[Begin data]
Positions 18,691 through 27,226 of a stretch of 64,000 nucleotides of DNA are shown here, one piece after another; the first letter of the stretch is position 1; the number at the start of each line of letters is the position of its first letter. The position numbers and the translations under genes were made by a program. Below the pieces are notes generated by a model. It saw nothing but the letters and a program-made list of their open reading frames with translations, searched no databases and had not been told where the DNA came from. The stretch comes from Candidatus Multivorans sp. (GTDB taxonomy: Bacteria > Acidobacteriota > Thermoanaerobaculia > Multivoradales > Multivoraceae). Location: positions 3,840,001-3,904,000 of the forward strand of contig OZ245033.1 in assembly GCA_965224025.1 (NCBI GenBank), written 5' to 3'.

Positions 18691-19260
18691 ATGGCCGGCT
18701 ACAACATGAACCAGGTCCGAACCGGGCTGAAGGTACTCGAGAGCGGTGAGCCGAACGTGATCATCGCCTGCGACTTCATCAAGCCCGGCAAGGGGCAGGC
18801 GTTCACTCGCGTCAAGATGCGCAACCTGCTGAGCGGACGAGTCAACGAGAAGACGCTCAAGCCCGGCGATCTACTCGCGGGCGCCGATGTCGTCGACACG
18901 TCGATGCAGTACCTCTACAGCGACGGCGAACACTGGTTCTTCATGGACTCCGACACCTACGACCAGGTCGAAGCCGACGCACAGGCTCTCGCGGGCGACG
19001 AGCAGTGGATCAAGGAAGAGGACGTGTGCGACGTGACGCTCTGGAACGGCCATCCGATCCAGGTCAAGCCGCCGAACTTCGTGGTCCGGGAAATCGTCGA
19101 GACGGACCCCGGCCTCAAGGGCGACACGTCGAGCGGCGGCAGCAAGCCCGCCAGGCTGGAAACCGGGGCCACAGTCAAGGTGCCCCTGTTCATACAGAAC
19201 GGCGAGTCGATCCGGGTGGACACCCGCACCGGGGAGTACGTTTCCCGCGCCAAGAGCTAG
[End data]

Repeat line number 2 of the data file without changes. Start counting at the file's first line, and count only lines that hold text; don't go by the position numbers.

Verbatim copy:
Positions 18691-19260